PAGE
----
Mr. and Mrs. Kimura experienced the earthquake while at home in Kashiwazaki City. Mitsu Kimura’s legs were caught underneath the PC rack which fell on her, but narrowly escaped using her hands. Yoshifumi, her husband was totally buried under the large set of drawers and only his hands could be seen. Mitsu desperately asked for help from neighbors by using gestures and finally managed to get him out.

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Need for Speedy Access to Information in Emergency Situations

from 1 August 2007 Issue of Japanese Deaf News, JFD’s monthly newspaper:

No positive response to request from the Deaf after the Chuetsu earthquake –
Another request made by the Japanese Federation of the Deaf

NHK (Japan Broadcasting Corporation) started to broadcast emergency broadcasting right after the Chuetsu earthquake but there was neither captioning nor sign language interpretation on these broadcasts, nor was there any new in sign language.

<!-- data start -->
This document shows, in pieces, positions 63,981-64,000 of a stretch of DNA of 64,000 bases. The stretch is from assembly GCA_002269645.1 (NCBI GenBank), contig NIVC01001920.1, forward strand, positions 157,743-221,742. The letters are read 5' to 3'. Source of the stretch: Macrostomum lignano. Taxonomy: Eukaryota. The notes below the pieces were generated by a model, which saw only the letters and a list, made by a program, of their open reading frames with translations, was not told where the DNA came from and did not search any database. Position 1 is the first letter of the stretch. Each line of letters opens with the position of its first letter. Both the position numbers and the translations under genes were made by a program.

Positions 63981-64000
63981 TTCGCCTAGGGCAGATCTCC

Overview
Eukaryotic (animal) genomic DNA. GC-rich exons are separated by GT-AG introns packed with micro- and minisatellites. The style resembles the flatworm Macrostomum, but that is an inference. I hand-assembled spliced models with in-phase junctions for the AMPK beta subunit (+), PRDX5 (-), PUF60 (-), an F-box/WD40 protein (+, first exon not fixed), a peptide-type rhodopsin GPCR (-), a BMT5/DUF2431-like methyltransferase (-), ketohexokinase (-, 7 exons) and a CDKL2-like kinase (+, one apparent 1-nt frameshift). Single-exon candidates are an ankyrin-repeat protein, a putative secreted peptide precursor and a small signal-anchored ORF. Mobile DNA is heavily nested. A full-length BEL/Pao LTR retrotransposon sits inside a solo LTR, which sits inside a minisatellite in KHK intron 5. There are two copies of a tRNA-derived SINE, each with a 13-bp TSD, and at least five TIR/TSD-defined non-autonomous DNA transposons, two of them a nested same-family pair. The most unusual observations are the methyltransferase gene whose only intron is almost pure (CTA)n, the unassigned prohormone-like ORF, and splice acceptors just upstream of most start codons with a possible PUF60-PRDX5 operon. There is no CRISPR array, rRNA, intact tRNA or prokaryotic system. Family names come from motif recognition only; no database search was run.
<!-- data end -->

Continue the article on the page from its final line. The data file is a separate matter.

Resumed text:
The Japanese Federation of the Deaf (JFD) was concerned that the request they had sent to NHK after the Noto Peninsula earthquake on March 25, 2007 had been neglected and commented that Deaf persons had been watching TV screens just to increase their anxiety. JFD sent a request again on July 18, 2007 to NHK, stating that, as a public broadcasting station, NHK should provide sign language interpretation and captioning on emergency broadcasting.

Deaf persons can not receive information through audio broadcasting. Information on evacuation, aftershocks, rescue, recovery and weather is vital to victims in the affected areas. JFD also sent a request letter to the local TV station in Niigata to ensure information access for the Deaf.